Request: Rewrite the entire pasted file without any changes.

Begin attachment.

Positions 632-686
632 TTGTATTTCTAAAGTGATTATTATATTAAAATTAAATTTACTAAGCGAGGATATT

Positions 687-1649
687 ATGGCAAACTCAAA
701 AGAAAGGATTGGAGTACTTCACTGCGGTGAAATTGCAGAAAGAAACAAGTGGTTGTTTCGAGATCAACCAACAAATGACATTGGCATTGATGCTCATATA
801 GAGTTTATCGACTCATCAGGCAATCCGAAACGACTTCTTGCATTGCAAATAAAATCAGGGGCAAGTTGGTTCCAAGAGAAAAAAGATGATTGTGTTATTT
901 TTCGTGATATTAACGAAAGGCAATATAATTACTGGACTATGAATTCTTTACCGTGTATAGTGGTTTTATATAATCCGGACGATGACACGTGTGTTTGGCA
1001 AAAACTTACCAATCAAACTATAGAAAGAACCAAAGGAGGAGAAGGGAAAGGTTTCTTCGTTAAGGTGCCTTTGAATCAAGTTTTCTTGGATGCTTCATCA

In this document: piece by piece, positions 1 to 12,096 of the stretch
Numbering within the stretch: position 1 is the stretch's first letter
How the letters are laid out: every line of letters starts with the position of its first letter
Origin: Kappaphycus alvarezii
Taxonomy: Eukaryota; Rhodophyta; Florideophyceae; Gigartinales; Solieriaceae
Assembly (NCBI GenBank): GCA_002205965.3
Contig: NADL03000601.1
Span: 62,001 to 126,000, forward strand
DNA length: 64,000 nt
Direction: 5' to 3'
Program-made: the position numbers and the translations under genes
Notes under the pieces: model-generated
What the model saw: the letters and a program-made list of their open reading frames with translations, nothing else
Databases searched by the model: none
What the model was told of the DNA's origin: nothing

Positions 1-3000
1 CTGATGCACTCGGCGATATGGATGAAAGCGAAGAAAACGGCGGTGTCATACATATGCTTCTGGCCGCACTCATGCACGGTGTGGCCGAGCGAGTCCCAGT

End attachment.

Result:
Positions 632-686
632 TTGTATTTCTAAAGTGATTATTATATTAAAATTAAATTTACTAAGCGAGGATATT

Positions 687-1649
687 ATGGCAAACTCAAA
701 AGAAAGGATTGGAGTACTTCACTGCGGTGAAATTGCAGAAAGAAACAAGTGGTTGTTTCGAGATCAACCAACAAATGACATTGGCATTGATGCTCATATA
801 GAGTTTATCGACTCATCAGGCAATCCGAAACGACTTCTTGCATTGCAAATAAAATCAGGGGCAAGTTGGTTCCAAGAGAAAAAAGATGATTGTGTTATTT
901 TTCGTGATATTAACGAAAGGCAATATAATTACTGGACTATGAATTCTTTACCGTGTATAGTGGTTTTATATAATCCGGACGATGACACGTGTGTTTGGCA
1001 AAAACTTACCAATCAAACTATAGAAAGAACCAAAGGAGGAGAAGGGAAAGGTTTCTTCGTTAAGGTGCCTTTGAATCAAGTTTTCTTGGATGCTTCATCA

In this document: piece by piece, positions 1 to 12,096 of the stretch
Numbering within the stretch: position 1 is the stretch's first letter
How the letters are laid out: every line of letters starts with the position of its first letter
Origin: Kappaphycus alvarezii
Taxonomy: Eukaryota; Rhodophyta; Florideophyceae; Gigartinales; Solieriaceae
Assembly (NCBI GenBank): GCA_002205965.3
Contig: NADL03000601.1
Span: 62,001 to 126,000, forward strand
DNA length: 64,000 nt
Direction: 5' to 3'
Program-made: the position numbers and the translations under genes
Notes under the pieces: model-generated
What the model saw: the letters and a program-made list of their open reading frames with translations, nothing else
Databases searched by the model: none
What the model was told of the DNA's origin: nothing

Positions 1-3000
1 CTGATGCACTCGGCGATATGGATGAAAGCGAAGAAAACGGCGGTGTCATACATATGCTTCTGGCCGCACTCATGCACGGTGTGGCCGAGCGAGTCCCAGT